If you happen to live in an apartment with steel central heater pipes and you don’t have the option to make yourself an external antenna, due to e.g. thermal insulation, this might probably be the best indoor shortwave antenna for portable world band radios; when it comes to signal (or noise) strength. The latter happens in unfortunate cases, when there are just many switched mode-based modern electronics around. However, along with a simple attenuating circuit, it beats any indoor long- or random-wire setup. I use this indoor gizmo on my Degen DE1103 for casual shortwave number or oddity stations hunting; and the results were spectacular: positioned in central Europe in an apartment block, I have managed to catch Cuba, Libya, Vietnam or even Bangkok with this setup, besides other stations. So, here’s how!
As you can see, this circuit is the simplest example of an RX antenna attenuator. For the input jack, use as short connections as possible. Use the potentiometer in combination with the internal attenuation circuitry of your world band radio to prevent overloading. Thus, if there’s too much noise in your reception, or stations “bleeding through”, increase resistance between the antenna jack and coaxial.
Then, connect the center conductor of your coaxial directly to any uncovered part of your pipes (find one with no paint/lacquer), and it’s done. Shielding is connected only to the negative pole of your receiver, please see the note below.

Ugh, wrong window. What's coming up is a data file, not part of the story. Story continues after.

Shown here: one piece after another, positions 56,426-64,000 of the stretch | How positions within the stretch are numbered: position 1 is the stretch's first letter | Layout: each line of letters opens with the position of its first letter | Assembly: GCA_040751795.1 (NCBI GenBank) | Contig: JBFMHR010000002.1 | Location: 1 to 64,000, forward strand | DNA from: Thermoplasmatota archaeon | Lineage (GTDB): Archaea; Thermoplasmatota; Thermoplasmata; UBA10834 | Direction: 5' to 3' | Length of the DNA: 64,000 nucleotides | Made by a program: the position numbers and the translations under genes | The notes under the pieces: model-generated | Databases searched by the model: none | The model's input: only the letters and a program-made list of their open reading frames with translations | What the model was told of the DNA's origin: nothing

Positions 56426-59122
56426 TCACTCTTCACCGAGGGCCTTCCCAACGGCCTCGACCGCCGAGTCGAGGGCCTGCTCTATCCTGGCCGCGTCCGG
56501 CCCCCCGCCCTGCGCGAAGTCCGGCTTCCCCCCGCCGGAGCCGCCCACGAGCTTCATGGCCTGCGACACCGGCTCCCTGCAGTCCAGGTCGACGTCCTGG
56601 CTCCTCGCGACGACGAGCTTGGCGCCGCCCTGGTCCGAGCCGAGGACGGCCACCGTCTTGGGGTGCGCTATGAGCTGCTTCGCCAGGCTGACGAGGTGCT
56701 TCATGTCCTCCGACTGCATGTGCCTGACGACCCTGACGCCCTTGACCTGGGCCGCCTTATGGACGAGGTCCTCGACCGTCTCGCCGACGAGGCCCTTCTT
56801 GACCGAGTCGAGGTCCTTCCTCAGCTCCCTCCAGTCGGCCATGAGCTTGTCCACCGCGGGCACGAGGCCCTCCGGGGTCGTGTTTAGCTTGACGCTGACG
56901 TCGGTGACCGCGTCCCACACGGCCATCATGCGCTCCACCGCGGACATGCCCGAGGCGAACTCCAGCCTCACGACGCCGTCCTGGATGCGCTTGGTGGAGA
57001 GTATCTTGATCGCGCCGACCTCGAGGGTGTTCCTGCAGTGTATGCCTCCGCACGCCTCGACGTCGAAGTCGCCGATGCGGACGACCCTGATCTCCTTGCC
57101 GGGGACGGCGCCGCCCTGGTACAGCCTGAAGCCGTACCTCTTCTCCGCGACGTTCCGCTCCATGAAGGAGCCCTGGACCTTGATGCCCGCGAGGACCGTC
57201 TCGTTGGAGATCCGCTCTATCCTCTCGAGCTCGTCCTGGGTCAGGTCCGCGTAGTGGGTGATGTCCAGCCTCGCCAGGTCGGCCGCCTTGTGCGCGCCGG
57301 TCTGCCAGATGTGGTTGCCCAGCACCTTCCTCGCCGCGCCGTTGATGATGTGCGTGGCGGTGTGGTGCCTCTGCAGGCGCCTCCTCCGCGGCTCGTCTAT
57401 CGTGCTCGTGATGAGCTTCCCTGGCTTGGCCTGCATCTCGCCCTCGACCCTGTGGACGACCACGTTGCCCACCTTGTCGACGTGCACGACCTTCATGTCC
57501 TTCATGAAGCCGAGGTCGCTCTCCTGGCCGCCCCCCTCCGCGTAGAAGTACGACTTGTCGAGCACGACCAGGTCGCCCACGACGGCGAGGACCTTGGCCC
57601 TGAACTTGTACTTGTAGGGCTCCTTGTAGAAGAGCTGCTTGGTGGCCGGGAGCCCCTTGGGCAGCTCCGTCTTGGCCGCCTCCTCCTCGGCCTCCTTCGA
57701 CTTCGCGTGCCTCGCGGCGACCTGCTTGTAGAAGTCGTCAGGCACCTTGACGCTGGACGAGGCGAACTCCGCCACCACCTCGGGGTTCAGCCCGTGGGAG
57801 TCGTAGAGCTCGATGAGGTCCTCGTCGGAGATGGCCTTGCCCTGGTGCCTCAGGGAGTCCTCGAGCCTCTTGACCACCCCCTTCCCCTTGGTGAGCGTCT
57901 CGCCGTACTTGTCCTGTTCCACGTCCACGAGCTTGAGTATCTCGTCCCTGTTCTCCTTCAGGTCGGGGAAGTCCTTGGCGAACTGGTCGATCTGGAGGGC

Do not try to use this antenna on any receiver which is connected to ground. Or, in other words, this antenna can be used for portable, battery-powered world band radios, as mentioned above.
Why this limitation? Technically, steel central heating pipes are directly connected to ground, both literally and electrically. Thus, if you try to connect this setup to a desktop receiver, or to an SDR powered by a computer running on mains, it might not work properly, or it will introduce a lot of QRM (interference). It would be like shorting your antenna jack directly to mains ground.
On the other hand, this is actually a big advantage for battery powered radios; since ground acts as a zero volt potential like a lightning conductor, this setup will also protect your input stage from any static or electrical charges.
If you own a desktop receiver (or any other connected to mains ground in general) and you are still interested in this setup, you will need to make a ferrite antenna out of some suitable ferrite cores, with the central heating pipes in center, like this. Or, try directly winding some 10-15 turns on the pipes. However, you might introduce interference from anything which is near this “coil”, unless you shield it someway.
Summed up, good luck with shortwave listening! 🙂